If there was a change in direction—let's say by half a degree—for Paglialunga, it was in a subtle shift towards more relaxed separates. A pair of pants that verged on jeans, and worn with a soft blouse and loden blazer, bordered on "off duty". Still polished, of course.
So often, an animalia dress or jacquard body suit was hidden under a double-breasted coat—as if a creature finding shelter for a minute. Just as in the wild, there was a natural sex appeal here. The girls were covered up for the most part, but perhaps it was the way the prints undulated across the bodies, carving out curves and swerves, or the way the explosion of print and color forces one's hand at confidence. Whatever. Simons had the crowd purring with excitement.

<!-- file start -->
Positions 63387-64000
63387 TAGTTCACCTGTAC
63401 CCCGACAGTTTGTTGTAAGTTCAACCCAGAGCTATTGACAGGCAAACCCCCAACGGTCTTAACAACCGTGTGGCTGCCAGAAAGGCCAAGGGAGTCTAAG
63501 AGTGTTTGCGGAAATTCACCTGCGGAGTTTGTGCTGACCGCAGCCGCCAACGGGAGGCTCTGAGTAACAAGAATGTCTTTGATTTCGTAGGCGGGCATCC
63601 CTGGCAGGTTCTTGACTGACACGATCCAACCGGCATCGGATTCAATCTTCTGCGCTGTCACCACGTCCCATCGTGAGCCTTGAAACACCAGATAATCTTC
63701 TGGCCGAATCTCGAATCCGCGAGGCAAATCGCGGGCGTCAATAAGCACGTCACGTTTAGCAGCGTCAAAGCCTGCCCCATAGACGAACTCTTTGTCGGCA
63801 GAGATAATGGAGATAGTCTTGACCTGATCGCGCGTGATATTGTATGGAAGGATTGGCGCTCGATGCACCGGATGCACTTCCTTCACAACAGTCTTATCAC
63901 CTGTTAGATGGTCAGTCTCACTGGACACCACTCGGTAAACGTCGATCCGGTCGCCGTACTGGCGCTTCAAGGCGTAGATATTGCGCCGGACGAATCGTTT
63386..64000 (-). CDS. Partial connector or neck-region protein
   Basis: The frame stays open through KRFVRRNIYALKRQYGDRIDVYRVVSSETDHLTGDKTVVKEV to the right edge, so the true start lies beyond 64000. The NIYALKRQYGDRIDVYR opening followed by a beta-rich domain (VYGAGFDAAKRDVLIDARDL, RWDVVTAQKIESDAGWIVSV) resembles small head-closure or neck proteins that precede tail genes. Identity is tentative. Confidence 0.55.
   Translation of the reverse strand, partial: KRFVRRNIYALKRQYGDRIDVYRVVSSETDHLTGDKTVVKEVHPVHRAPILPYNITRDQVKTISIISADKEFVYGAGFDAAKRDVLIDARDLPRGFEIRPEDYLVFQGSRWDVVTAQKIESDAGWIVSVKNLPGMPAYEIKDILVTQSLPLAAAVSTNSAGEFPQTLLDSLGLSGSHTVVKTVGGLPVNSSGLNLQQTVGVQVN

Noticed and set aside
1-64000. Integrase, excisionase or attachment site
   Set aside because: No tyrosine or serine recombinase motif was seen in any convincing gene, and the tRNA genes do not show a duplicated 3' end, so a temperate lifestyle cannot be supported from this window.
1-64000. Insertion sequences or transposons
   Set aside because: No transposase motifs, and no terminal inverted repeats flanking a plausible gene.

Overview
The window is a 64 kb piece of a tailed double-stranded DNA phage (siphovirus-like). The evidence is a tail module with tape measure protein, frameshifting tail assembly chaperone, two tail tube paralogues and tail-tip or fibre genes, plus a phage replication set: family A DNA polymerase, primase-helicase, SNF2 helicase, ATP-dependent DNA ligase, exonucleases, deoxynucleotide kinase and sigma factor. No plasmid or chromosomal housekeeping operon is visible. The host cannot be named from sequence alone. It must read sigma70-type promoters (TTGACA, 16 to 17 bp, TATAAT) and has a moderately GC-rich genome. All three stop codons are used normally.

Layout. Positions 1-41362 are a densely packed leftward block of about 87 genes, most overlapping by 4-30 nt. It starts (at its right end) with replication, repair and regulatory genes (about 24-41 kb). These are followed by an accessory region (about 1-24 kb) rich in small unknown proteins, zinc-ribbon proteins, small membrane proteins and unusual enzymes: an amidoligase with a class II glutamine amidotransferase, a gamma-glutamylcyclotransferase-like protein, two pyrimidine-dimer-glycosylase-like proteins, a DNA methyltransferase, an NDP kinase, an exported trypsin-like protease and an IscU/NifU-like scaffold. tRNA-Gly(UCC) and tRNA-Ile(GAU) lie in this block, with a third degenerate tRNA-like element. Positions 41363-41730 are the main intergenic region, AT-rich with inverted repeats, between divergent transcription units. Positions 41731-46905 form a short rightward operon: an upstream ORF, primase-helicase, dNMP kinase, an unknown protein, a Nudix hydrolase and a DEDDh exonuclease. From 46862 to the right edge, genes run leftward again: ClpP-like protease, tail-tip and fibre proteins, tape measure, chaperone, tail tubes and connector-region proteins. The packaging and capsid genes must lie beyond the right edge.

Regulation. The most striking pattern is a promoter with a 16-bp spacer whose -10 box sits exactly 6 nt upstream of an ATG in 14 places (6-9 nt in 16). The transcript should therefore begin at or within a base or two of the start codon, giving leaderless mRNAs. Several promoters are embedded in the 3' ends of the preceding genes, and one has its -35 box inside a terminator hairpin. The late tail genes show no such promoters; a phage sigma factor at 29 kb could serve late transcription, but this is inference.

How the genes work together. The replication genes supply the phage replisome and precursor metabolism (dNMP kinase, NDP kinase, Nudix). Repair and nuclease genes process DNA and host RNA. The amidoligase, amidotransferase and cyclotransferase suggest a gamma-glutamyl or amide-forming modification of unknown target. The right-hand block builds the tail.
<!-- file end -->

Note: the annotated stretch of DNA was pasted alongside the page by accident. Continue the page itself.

But in general, it was the business of beautiful clothing as usual. There were hints of the '70s in wrap coats (though cut slimmer and more modern), stacked heels (in bright orange leather boots), oversized sunglasses and color-blocked turtlenecks. But it was so subtle it was barely there.
It's always fascinating when designers seem to strike upon the same idea or trend in a season. Did they call each other in advance and say, "Florals! Seventies lame!" But that they all are doing exposed Mary Shelley-like seaming and stitching is really...well, particular. It was one of the main threads, pardon, at Jonny Johansson's Acne show.